Do Naked Bearded Dragons Reveal Common Ancestry of Scales, Feathers, and Fur?

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Embryonic similarities said to prove reptile scales evolved into feathers and hair—the recapitulation myth rises again!

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Before a bird grows feathers or a mammal grows fur, its embryo must develop tiny, thickened spots that develop into feather or hair follicles. (These spots are called placodes.)1 Just as feathers and hairs are very different, so the way these placodes develop further into feather or hair follicles is very different. Reptile scales differ from both feathers and fur, and they develop in a way that is likewise very different from either. The dramatic differences between scales, feathers, and hair—whether in the developing embryo or in their mature form—have made it difficult to connect the evolutionary dots between reptiles, birds, and mammals.

Evolutionists are convinced, however, that both birds and mammals evolved, though along separate paths, from reptiles. Therefore, they have searched diligently for a connection between the signature coverings of these three groups. Now evolutionary biologists Nicolas Di-Poï and Michel Milinkovitch believe they have found this scale-hair-feather connection in the previously undiscovered reptilian embryo’s placodes.

Many evolutionists believe, to varying degrees,2 that the observable changes a maturing embryo undergoes retrace the evolutionary journey it supposedly took to become what it is. (This popular evolutionary myth is called recapitulation—the belief that a structure forms in an embryo by following the same steps it presumably followed as it evolved its various forms over millions of years.) The discovery of placodes on reptile embryos is being seen as proof of the evolutionary connection between reptilian scales, bird feathers, and mammalian hair.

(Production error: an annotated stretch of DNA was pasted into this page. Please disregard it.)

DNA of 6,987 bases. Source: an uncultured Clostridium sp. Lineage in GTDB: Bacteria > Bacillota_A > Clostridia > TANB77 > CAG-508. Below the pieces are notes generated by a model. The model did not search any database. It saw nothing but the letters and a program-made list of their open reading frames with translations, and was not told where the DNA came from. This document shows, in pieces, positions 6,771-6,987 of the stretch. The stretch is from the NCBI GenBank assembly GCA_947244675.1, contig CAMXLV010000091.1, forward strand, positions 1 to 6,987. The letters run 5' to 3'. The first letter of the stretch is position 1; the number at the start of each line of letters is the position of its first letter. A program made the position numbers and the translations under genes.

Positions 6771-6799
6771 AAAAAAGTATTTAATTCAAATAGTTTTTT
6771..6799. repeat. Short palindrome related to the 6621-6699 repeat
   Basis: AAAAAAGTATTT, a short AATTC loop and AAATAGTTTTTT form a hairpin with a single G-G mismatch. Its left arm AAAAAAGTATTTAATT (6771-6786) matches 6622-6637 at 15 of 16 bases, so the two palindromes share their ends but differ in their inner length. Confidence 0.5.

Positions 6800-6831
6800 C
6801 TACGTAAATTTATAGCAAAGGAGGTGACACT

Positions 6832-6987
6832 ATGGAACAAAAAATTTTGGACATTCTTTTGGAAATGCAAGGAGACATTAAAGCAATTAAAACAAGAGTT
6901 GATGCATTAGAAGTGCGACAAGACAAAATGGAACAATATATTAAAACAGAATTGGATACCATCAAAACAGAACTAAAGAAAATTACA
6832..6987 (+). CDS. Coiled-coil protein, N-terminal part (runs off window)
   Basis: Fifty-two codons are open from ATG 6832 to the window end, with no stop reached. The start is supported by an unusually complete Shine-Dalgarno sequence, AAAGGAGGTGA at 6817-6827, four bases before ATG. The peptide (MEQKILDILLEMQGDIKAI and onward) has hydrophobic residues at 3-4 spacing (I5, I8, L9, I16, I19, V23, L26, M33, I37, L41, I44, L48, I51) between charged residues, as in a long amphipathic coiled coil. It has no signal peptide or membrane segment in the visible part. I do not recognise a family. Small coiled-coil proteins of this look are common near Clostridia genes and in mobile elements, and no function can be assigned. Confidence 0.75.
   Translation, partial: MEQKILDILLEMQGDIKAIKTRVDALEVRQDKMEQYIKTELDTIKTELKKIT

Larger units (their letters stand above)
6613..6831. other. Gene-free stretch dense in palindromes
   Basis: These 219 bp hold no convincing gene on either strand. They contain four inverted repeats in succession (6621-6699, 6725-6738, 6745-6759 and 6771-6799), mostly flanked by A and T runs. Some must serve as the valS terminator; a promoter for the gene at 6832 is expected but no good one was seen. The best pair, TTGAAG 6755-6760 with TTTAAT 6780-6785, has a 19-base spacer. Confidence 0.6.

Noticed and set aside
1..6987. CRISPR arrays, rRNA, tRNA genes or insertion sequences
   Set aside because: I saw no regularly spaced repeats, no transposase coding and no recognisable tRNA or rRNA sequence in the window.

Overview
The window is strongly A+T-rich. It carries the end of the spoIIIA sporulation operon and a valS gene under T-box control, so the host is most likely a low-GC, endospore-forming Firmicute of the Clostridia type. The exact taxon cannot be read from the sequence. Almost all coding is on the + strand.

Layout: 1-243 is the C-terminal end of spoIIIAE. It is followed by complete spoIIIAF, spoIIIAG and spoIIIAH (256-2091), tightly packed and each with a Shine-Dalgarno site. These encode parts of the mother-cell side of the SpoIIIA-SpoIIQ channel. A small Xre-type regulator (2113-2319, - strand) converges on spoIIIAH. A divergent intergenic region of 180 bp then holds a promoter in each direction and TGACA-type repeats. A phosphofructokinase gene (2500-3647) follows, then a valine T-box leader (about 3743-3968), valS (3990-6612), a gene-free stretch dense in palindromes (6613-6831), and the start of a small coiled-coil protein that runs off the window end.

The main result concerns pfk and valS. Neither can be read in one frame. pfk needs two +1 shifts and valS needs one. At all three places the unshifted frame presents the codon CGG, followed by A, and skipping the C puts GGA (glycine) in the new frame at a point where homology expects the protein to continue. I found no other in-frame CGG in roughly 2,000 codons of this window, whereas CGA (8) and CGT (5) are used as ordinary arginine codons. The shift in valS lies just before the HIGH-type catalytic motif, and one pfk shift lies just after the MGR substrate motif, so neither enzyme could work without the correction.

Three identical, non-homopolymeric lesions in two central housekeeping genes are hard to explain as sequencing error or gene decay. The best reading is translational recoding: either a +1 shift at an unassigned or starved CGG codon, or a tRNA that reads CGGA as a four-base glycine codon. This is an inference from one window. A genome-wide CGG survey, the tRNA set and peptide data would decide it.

Before their surprising discovery that reptile embryos had scale-associated placodes, Milinkovitch explains, “People were fighting about the fact that reptiles either lost it [the embryonic placode], or birds and mammals independently developed them [embryonic placodes]. Now we are lucky enough to put this debate to rest, because we found the placodes in all reptiles: snakes, lizards and crocodiles.”3

Don’t Blink!

Before June 2016 scientists did not know that reptile scales were preceded in the embryo by anatomical placodes. Then Nicolas Di-Poï and Michel Milinkovitch reported in Science Advances that they found these placodes in snakes, lizards, and crocodiles. The placode-stage of a reptile embryo’s scales, it turns out, is very brief and easy to miss, only 12 hours. Reptile embryos also develop their short-lived, pre-scale placodes at different locations on their bodies at different times. The embryonic placodes for bird feathers and mammalian fur, by comparison, are more uniform in appearance and last much longer. By contrast, in a reptile embryo, “if you don’t look at the right place at the right time you don’t see any,” Milinkovitch explains. “If you look too early you see nothing, if you look too late it’s already a scale.”4

Common Communication